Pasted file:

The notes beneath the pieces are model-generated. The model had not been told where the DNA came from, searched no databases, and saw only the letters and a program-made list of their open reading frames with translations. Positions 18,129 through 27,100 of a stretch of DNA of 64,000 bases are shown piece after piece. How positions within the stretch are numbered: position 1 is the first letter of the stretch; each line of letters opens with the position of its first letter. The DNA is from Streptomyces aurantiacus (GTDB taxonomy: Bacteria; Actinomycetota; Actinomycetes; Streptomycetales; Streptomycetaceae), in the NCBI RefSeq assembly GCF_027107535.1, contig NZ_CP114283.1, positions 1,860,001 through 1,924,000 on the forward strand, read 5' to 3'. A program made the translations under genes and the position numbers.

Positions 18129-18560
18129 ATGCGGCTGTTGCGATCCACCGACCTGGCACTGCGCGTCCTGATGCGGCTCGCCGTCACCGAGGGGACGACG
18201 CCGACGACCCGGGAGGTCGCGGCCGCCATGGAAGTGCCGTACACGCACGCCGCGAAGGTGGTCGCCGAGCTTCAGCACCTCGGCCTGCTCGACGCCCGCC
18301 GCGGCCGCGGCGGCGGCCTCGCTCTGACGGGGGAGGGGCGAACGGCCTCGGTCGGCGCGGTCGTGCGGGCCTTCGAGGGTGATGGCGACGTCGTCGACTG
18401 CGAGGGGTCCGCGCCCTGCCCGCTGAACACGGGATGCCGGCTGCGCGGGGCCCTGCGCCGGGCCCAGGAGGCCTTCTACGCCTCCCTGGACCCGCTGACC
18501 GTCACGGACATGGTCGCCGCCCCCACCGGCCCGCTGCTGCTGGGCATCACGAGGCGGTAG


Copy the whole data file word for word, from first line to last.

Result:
The notes beneath the pieces are model-generated. The model had not been told where the DNA came from, searched no databases, and saw only the letters and a program-made list of their open reading frames with translations. Positions 18,129 through 27,100 of a stretch of DNA of 64,000 bases are shown piece after piece. How positions within the stretch are numbered: position 1 is the first letter of the stretch; each line of letters opens with the position of its first letter. The DNA is from Streptomyces aurantiacus (GTDB taxonomy: Bacteria; Actinomycetota; Actinomycetes; Streptomycetales; Streptomycetaceae), in the NCBI RefSeq assembly GCF_027107535.1, contig NZ_CP114283.1, positions 1,860,001 through 1,924,000 on the forward strand, read 5' to 3'. A program made the translations under genes and the position numbers.

Positions 18129-18560
18129 ATGCGGCTGTTGCGATCCACCGACCTGGCACTGCGCGTCCTGATGCGGCTCGCCGTCACCGAGGGGACGACG
18201 CCGACGACCCGGGAGGTCGCGGCCGCCATGGAAGTGCCGTACACGCACGCCGCGAAGGTGGTCGCCGAGCTTCAGCACCTCGGCCTGCTCGACGCCCGCC
18301 GCGGCCGCGGCGGCGGCCTCGCTCTGACGGGGGAGGGGCGAACGGCCTCGGTCGGCGCGGTCGTGCGGGCCTTCGAGGGTGATGGCGACGTCGTCGACTG
18401 CGAGGGGTCCGCGCCCTGCCCGCTGAACACGGGATGCCGGCTGCGCGGGGCCCTGCGCCGGGCCCAGGAGGCCTTCTACGCCTCCCTGGACCCGCTGACC
18501 GTCACGGACATGGTCGCCGCCCCCACCGGCCCGCTGCTGCTGGGCATCACGAGGCGGTAG